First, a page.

Monday, November 4, 2013

SS Ile de France

By Julie Rahm

Like many of the French Line's great passenger ships, Ile de France was built by Chantiers et Ateliers Saint Nazaire. Launched in 1926, she was the sixth largest in the world. Her maiden voyage on 22 June 1927 was from Le Havre to New York by way of Plymouth. During World War II, she was used by the British and served as a troopship. Her postwar career began in October 1946 providing service from Cherbourg to New York.

On 25 July 1956, the Ile de France was eastbound and had passed the westbound Andrea Doria many hours earlier. After receiving the distress call from the sinking (see last week’s column) Andrea Doria, Captain Baron Raoul de Beaudean, demonstrating the moral courage of the finest human being, turned the Ile de France around to rescue those aboard the Andrea Doria. The decision, fraught with risk, was a major turning point in the rescue effort. The French liner had sufficient capacity to accommodate the many extra passengers, and was fully provisioned, only a day out of New York on its planned eastbound crossing. While Captain de Beaudean steamed back through the fog to the scene, his crew prepared to launch its lifeboats and receive those to be rescued.

Arriving at the scene less than three hours after the collision, as he neared, Captain de Beaudean became concerned about navigating his huge ship safely among the two wounded liners, other responding vessels, lifeboats and possibly even people in the water. Then, just as Ile de France arrived, the fog lifted, and he was able to position his ship in such a way that the starboard side of Andrea Doria was somewhat sheltered. He ordered all exterior lights of Ile de France to be turned on. The sight of the illuminated Ile de France was a great emotional relief to many participants, crew and passengers alike.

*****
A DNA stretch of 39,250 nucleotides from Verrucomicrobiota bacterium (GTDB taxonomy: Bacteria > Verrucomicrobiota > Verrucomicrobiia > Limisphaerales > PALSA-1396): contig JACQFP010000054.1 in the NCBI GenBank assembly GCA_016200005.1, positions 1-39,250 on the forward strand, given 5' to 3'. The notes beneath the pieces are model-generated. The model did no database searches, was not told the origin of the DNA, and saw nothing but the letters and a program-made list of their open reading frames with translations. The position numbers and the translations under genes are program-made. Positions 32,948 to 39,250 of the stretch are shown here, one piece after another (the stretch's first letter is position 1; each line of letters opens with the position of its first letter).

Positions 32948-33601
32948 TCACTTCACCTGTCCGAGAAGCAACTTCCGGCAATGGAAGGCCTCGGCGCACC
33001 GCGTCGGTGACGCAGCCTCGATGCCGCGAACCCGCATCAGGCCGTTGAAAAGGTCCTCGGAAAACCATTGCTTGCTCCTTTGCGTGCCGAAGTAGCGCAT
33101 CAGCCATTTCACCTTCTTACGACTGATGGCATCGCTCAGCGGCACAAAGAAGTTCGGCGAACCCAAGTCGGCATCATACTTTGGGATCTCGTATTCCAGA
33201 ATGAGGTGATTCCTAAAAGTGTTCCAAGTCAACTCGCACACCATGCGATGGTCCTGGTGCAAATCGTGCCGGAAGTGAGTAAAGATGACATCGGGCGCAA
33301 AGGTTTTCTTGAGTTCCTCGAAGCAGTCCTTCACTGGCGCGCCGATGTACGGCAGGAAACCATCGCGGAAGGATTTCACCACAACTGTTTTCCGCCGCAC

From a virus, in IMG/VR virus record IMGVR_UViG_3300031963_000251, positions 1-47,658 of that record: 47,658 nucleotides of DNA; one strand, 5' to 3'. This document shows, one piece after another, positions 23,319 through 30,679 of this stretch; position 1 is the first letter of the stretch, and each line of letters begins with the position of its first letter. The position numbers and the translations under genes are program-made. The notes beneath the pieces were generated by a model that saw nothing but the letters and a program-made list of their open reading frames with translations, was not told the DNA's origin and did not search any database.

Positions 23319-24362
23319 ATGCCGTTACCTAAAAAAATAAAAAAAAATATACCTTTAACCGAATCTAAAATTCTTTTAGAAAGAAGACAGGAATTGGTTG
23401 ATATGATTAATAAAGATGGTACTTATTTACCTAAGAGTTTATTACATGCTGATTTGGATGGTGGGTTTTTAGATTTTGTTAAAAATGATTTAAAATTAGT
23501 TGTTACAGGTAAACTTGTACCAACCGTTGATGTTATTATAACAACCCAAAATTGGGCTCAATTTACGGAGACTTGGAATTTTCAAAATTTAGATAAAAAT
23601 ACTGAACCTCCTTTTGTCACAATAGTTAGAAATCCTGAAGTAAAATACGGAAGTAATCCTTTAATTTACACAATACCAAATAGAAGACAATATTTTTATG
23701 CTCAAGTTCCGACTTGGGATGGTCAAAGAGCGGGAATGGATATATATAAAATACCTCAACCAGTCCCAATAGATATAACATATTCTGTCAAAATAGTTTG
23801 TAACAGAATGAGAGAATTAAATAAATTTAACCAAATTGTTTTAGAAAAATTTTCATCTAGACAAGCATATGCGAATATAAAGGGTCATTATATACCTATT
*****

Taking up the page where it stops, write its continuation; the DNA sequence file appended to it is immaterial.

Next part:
Captain de Beaudean managed to rescue most of the passengers by shuttling his ten lifeboats back and forth to Andrea Doria, and receiving lifeboat loads from those of the other ships already at the scene (as well as the starboard boats from Andrea Doria). Some passengers on Ile de France gave up their cabins to be used by the wet and tired survivors. Many other acts of kindness were reported by grateful survivors.

Two years later the Ile de France was laid up and then sold for scrap to Japan. Renamed Furanzu Maru for the journey to Japan, she became a movie star under the name Claridon in the movie "The Last Voyage". Once filming was completed, she was taken to Osaka and scrapped in 1959.

So, this week, Captain Baron Raoul de Beaudean serves as the metaphor for answering the call for help. He assumed great risk by turning Ile de France around in the fog and racing back to help. When faced with a similar choice, I hope we all have enough courage and accept the risk to help others.

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